“Never confuse movement with action.” – Ernest Hemingway
It is easy to be busy. Whether we’re reading blogs, cleaning the house or wrapping up a feature story, there are plenty of ways to fill our days. The key is identifying our end goal and then determining if what we’re doing is simply movement or if it is action. Differentiating between the two can add to our success in our professional and personal lives alike.
I do better at focusing in on action in some areas than others. For example, as a writer and entrepreneur, I have set income targets I need and want to hit each month. That means every paying project puts me a step closer to achieving my goal. As my business has grown, I’ve been able to take on higher paying projects while cutting back on others. Both qualify as “action.”
Determining our goals and focusing on the actions necessary to achieve them also helps with time management. Unfortunately, I frequently find myself bouncing from blog to blog with no real goal in mind, which equates to only movement. I’ve switched to Google Reader and added primarily writing blogs to my subscriptions. Reading targeted, career-related posts gives my online reading purpose and also inspires me to write.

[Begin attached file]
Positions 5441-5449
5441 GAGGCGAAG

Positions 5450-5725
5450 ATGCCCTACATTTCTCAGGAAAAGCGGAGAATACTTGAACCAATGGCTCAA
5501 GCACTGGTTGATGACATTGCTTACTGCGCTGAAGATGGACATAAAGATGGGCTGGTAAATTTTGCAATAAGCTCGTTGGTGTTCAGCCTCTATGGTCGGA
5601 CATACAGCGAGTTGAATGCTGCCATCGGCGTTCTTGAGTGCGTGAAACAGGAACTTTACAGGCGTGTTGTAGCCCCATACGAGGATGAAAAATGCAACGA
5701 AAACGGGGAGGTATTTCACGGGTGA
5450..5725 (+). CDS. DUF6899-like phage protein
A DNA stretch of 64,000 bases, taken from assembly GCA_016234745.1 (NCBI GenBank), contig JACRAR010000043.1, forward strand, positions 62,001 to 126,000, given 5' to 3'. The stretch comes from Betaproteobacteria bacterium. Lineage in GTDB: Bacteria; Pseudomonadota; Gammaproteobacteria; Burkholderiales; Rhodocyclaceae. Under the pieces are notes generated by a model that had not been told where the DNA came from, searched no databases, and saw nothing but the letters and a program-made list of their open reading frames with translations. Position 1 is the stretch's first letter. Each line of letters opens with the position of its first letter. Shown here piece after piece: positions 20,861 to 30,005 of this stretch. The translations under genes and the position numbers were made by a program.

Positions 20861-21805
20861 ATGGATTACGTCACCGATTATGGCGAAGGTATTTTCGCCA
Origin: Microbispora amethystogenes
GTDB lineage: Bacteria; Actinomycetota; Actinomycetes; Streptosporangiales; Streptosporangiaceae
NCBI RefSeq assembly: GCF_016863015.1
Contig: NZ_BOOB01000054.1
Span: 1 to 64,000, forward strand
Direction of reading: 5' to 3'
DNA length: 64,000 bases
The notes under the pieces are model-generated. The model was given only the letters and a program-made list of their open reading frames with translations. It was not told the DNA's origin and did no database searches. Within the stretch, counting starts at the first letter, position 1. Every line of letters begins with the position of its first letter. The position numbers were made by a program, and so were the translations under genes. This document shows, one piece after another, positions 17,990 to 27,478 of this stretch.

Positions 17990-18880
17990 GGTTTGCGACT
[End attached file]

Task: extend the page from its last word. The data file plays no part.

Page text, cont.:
Goals don’t always have to be big picture. On weekdays, my first goals of the day including getting lunches and school bags packed, kids dressed and everyone loaded in the car by 8:50. I can’t tell you how many times we’ve woken up at 5:30 a.m. yet still had to rush out the door at 8:55. Those mornings are filled with far more movement than action. Now I’m trying to focus on the most important tasks first and save playing and reading for after my kids are presentable and the school bags are prepped and waiting by the door.
I first read Hemingway’s quote in Papa Hemingway by A.E. Hotchner about twelve years ago. Whenever I think about it, it helps me keep the big picture in mind. As I wind down 2011 and begin plotting goals for 2012, I’m going to ask myself if the steps I’m taking are action or simply movement. How about you? Are there ways you can turn movement into action? I'd love to hear about it!